how shall He not with Him also freely give us all things?" Romans
8:32.  {PP 154.2}

The sacrifice required of Abraham was not alone for his own
good, nor solely for the benefit of succeeding generations; but it was
also for the instruction of the sinless intelligences of heaven and
of other worlds. The field of the controversy between Christ and
Satan--the field on which the plan of redemption is wrought out--is the
lesson book of the universe. Because Abraham had shown a lack of faith
in God's promises, Satan had accused him before the angels and
before God of having failed to comply with the conditions of the
covenant, and as unworthy of its blessings. God desired to prove the
loyalty of His servant before all heaven, to demonstrate that nothing
less than perfect obedience can be accepted, and to open more fully
before them the plan of salvation.  {PP 154.3}

Heavenly beings were witnesses of the scene as the faith of
Abraham and the submission of Isaac were tested. The trial was far more
severe than that which had been brought upon Adam. Compliance with the
prohibition laid upon our first parents involved no suffering, but the
command to Abraham demanded the most agonizing sacrifice. All heaven
beheld with wonder and admiration Abraham's unfaltering obedience. All
heaven applauded his fidelity. Satan's accusations were shown to be
false. God declared to His servant, "Now I know that thou fearest God
[notwithstanding Satan's charges], seeing thou hast not withheld thy son, thine
only son from Me." God's covenant, confirmed to Abraham by an oath
before the intelligences of other worlds, testified that obedience will
be rewarded.  {PP 155.1}

It had been difficult even for the angels to grasp the mystery
of redemption--to comprehend that the Commander of heaven, the Son
of God, must die for guilty man. When the command was given to
Abraham to offer up his son, the interest of all heavenly beings was
enlisted. With intense earnestness they watched each step in the
fulfillment of this command. When to Isaac's question, "Where is the lamb
for a burnt offering?" Abraham made answer, "God will provide
Himself a lamb;" and when the father's hand was stayed as he was about
to slay his son, and the ram which God had provided was offered in
the place of Isaac--then light was shed upon the mystery of
redemption, and even the angels understood more clearly the wonderful
provision that God had made for man's salvation. 1 Peter 1:12.  {PP

Why did testing come to Job? (23:10)
Why believers undergo prolonged and difficult suffering has no
one, simple explanation: But the Bible offers several reasons.

First, testing strengthens our character. James says, the
testing of your faith develops perseverance (James 1:2-3). Painful
situations produce character the same way regular exercise builds muscle

Peter adds that testing proves our faith is genuine (1 Peter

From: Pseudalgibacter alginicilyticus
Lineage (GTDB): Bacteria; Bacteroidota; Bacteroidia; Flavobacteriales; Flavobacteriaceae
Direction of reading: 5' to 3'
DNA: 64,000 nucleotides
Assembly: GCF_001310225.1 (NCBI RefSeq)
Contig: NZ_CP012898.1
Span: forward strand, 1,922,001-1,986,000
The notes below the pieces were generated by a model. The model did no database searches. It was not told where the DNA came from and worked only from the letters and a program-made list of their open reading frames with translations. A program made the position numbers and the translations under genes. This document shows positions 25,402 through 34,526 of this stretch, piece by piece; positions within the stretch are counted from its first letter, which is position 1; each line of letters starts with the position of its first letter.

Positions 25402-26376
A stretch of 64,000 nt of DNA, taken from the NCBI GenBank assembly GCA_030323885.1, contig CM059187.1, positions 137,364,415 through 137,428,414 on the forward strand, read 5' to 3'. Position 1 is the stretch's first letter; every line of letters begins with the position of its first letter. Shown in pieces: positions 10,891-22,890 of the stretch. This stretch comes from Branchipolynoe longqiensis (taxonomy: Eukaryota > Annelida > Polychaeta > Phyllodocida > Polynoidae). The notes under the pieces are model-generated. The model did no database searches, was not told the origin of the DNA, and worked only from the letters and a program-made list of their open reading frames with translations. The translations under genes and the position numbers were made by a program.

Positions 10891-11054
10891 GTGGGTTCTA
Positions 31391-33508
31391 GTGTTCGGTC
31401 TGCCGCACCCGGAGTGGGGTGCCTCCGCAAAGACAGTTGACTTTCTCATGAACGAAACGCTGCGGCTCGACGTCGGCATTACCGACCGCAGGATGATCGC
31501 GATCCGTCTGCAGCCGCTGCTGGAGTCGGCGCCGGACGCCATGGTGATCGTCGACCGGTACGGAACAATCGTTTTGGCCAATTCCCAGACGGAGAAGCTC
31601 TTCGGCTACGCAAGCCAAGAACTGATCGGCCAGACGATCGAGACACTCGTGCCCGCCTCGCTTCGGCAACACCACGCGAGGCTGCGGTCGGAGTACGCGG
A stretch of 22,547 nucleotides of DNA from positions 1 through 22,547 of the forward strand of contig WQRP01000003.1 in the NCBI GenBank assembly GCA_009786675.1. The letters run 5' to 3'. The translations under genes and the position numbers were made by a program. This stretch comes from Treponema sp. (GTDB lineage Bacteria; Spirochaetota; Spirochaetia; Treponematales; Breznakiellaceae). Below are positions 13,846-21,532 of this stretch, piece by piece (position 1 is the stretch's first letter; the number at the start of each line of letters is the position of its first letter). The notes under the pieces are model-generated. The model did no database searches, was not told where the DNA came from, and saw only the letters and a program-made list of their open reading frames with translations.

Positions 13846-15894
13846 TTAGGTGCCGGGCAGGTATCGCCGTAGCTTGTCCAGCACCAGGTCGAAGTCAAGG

1:7). When the heat is on, who we actually are, and what we truly
believe are revealed. He also suggests that this tested faith gives
honor to God. Remaining faithful despite prolonged agony testifies to
others how much we value God.

Job notes that testing can get rid of unrefined qualities in our
lives (23:10). Much the way a blast furnace brings out impurities in
metals, testing removes sinful attitudes in us, and we come forth as

The writer of Hebrews (12:6-8) says that testing proves we are
God's children. Every parent disciplines a child, in love, to help the
child develop. When God brings testing, it reminds us that we are his

Why did testing come to Job? Job never realized that God allowed
it because he was proud of him: Have you considered my servant Job?
There is no one on earth like him (1:8). There may be no reason behind
our testing other than that God is proud of us. He may want to
demonstrate to others that our devotion to him is real and unshakable.
[Quest SB re Job 23:10]

And Paul gives another reason in 2 Corinthians 1:8, 9 (NIV) ?..
We were under great pressure, far beyond our ability to endure, so
that we despaired even of life. Indeed, in our hearts we felt the
sentence of death. But this happened that we might not rely on ourselves
but on God, who raises the dead.

Why does God test us? (81:7)
God was testing the Israelites' faith, whether they trusted in
his ability to provide for them. They had seen his incredible power
in the plagues, the crossing of the Red Sea, the manna and quail
and in so many other ways. Yet they were still grumbling and
complaining. In this way they failed their test.

Life is a laboratory of faith. God tests us to confirm the
strength of our faith and the sincerity of our commitment to him. Another
example of this was when God tested Abraham (Gen. 22:1.). Would he trust
God even if it required the sacrifice of his beloved son?

It's important to distinguish between testing and temptation. We
know God tempts no one (James 1:13). Rather, Satan is the tempter